In the meantime the two swimmers had reached the river, Martin directly opposite A Coy HQ and Watson not far from the house occupied by 8 Platoon. Martin climbed the stopbank and, unable to retain a foothold as he descended the other side, page 468 slid down to the water's edge and found himself knee-deep in silt. Five paces out into the stream the water lapped his chin, so he returned to the bank and made his way back to A Coy HQ. Not far away Watson was in a sorry position. Crossing the crest of the stopbank, he had stumbled and fallen head-first down the 11-foot bank into the stream. He was able to right himself by grasping some shrubs on the water's edge, but found it impossible to retain his balance against the fast current. Shivering with the cold, he returned to A Coy HQ to report and seek dry clothes. It was obvious that 26 Battalion would not be able to cross the Lamone until the river dropped considerably.

Early on 1 December Sherman tanks opened fire on the troublesome towers in Faenza. Later the same morning the CO was advised that the Divisional Cavalry Regiment would be relieving the battalion after dark on the 2nd. This was good news, but the two days passed slowly. The tanks continued to fire at intervals during the 1st, and at 2 p.m. C Coy reported that one tower had collapsed. No. 8 Platoon was playing another type of game. Early in the morning one of the pickets noticed a spandau lying in a weapon pit on the top of the far stopbank. A careful watch was kept in case the enemy attempted to retrieve it. Late in the afternoon the platoon's patience was rewarded, and the two Germans who came over the crest were both hit by fire from a Bren gun.

After dark platoons were sent forward to the stopbank to dig weapon pits near the crest. There was a good deal of spandau fire, and all ranks were glad when at 10 p.m. they were ordered to return to the lines. Enemy tanks were much more lively about this time, and B Coy was harassed by high velocity shells for over an hour. Enemy mortars too were very active. At 11.15 p.m., when things had quietened down, a B Coy sentry saw several shadowy figures approaching from the river. Within a few seconds the men in the section with him were on the alert. The Germans came closer; then, unaccountably, a white flare shot up into the air from the north side of the river. The German party dived to cover but not before the section had wounded one of them. This man was taken prisoner.

Very little happened during the 2nd. The day was fine and Spitfires and Thunderbolts passed overhead to attack targets on page 469 the north side of the river. While they were overhead enemy guns were silent. The forward platoons reported targets which were relayed to the Allied pilots, who scored some direct hits. No. 8 Platoon was on the lookout to repeat its success of the day before and by nightfall three ‘kills’ had been claimed. The Divisional Cavalry began to arrive about 4.30 p.m., and by 8 p.m. the relief was completed and the battalion was on its way to Forli, where it was to spend the next 16 days.

During this period the weather was generally overcast with occasional rain and bitterly cold winds. Often at dusk a damp mist enveloped the town, and sometimes there was a sharp frost. Training was chiefly confined to route marches and practice in different forms of river crossings. By the end of the fortnight all ranks knew something about kapoc bridges, assault bridges, Mae Wests, and various types of ferries. Even six-pounders were taken across the streams. This training lent itself to many unrehearsed incidents, and almost every time one or two unlucky ones fell into the ice-cold water. Unit drivers practised towing six-pounders behind the Weasel, a new type of carrier.

There was plenty to do when the day's training was over. Most of the shops in the town were closed, but a Naafi was operating and films were being screened in several theatres. Some of the civilians had abandoned their homes and businesses during the battle for the town, and amongst these were several wineshops and distilleries. In no time these were located; company canteens sold little wine afterwards. Impromptu sing-songs and parties helped to pass the time during the cold evenings. Another 73 reinforcements joined the unit, which at this time had a total strength of 760, plus 31 officers. Casualties during the recent spell in the line had been very light—one killed and six wounded. This brought the total casualties since the middle of September to ten killed and 31 wounded. Captain Humphries returned from hospital and was given command of HQ Coy.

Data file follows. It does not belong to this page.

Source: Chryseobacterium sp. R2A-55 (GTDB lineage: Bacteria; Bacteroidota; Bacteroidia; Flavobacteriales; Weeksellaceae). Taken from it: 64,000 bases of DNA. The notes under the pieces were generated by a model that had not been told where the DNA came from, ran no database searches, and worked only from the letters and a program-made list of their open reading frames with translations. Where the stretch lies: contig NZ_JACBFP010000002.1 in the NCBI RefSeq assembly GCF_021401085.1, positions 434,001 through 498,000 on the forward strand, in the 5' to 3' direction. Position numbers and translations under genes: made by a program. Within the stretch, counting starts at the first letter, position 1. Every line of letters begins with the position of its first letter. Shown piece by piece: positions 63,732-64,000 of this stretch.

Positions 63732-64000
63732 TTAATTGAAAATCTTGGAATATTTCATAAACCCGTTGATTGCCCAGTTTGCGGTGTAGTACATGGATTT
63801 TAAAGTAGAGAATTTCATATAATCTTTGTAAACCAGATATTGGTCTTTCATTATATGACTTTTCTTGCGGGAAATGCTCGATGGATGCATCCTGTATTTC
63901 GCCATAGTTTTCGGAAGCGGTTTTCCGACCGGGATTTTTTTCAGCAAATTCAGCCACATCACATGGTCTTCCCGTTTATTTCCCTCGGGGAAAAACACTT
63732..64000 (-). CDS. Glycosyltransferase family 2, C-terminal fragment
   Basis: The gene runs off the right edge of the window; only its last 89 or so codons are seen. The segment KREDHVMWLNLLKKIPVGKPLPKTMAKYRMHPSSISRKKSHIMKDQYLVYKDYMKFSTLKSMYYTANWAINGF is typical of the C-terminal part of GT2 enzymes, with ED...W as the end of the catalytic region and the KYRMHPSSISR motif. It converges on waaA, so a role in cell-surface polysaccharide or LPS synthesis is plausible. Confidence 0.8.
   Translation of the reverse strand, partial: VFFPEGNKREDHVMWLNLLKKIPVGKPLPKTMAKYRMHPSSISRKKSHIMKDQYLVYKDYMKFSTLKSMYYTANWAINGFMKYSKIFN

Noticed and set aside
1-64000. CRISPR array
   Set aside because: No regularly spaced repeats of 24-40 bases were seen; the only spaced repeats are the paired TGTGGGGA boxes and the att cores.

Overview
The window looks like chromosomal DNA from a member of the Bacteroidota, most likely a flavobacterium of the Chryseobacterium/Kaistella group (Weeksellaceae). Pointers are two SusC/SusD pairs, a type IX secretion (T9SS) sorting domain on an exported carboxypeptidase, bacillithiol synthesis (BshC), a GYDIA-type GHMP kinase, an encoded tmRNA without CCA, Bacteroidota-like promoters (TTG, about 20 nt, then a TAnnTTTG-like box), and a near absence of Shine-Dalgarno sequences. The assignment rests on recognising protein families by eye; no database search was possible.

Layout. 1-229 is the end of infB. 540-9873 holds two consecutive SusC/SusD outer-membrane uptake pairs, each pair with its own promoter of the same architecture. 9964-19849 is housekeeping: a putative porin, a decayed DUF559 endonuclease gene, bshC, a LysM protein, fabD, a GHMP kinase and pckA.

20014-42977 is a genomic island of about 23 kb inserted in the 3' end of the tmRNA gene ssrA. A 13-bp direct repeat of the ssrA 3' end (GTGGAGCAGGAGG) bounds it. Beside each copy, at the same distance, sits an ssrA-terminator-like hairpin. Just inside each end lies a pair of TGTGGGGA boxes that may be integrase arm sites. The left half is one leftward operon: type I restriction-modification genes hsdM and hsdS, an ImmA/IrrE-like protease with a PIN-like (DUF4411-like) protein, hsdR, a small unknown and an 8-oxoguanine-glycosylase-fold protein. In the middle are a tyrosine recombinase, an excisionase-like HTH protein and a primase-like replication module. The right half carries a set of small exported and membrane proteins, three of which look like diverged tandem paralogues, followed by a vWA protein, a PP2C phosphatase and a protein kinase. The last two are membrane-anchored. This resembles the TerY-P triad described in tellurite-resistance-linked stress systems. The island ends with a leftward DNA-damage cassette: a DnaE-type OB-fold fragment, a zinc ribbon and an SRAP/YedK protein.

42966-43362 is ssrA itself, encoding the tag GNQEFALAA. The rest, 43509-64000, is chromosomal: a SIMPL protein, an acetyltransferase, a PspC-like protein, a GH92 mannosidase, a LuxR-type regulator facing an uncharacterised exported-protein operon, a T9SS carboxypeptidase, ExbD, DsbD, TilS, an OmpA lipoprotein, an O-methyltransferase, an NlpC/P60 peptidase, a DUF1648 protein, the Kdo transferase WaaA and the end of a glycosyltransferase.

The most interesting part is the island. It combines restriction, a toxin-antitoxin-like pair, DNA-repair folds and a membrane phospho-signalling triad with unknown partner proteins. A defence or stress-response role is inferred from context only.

During the second week in December it became apparent to the men that something was afoot for a series of conferences was held at Battalion and Brigade headquarters. On the 16th the battalion was placed on four hours' notice to leave—its destination was the next river, the Senio.

1 Maj-Gen C. E. Weir, CB, CBE, DSO and bar, m.i.d.; Wellington; born NZ 5 Oct 1905; Regular soldier; CO 6 Fd Regt Sep 1939–Dec 1941; CRA 2 NZ Div Dec 1941–Jun 1944; commanded 2 NZ Div 4 Sep–17 Oct 1944; 46 (British) Div Nov 1944–Sep 1946; Commandant, Southern Military District, 1948–49; QMG Army HQ Nov 1951–.

2 Appointments were:

3 Capt J. Milne, MM; Greymouth; born Scotland18 Jan 1920; farm labourer; wounded three times.

4 WO II M. Tavener, MM; born NZ 1 Oct 1917; farmer; died of wounds 24 Dec 1944.

5 Lt S. Herbison, MM; Dunedin; born Ireland, 4 Sep 1904; bar manager; wounded 20 Apr 1943.

6 Col M. C. Fairbrother, DSO, OBE, ED, m.i.d.; Wellington; born Carterton, 21 Sep 1907; accountant; BM 5 Bde 1942–43; commanded in turn 21, 23, and 28 (Maori) Bns, Apr–Dec 1943; CO 26 Bn 16 Oct 1944–1 Sep 1945; Associate Edito, NZ War Histories.

7 Maj W. J. C. Gwynne; Dunedin; born Dunedin, 28 Jun 1913; hardware assistant.

8 Maj K. F. S. Cox, m.i.d.; Christchurch; born Marton, 30 Aug 1908; accountant.

9 Maj D. S. Malcolm; Palmerston North; born NZ 10 Oct 1915; medical practitioner; RMO in Fiji Military Forces, 1942–43; RMO 26 Bn Nov 1944–Apr 1945; wounded 16 Apr 1945.

10 Capt P. D. Young; Palmerston North; born Adelaide, 24 Jun 1921; clerk.

11 Lt W. J. Leonard, m.i.d.; Ranfurly; born Invercargill, 7 Feb 1919; State Forest Service; twice wounded.

12 Pte H. M. Martin; Mosgiel; born Dunedin, 12 Mar 1922; painter and decorator.

13 Pte R. G. Watson; Oamaru; born Oamaru, 1 Oct 1923; carpenter.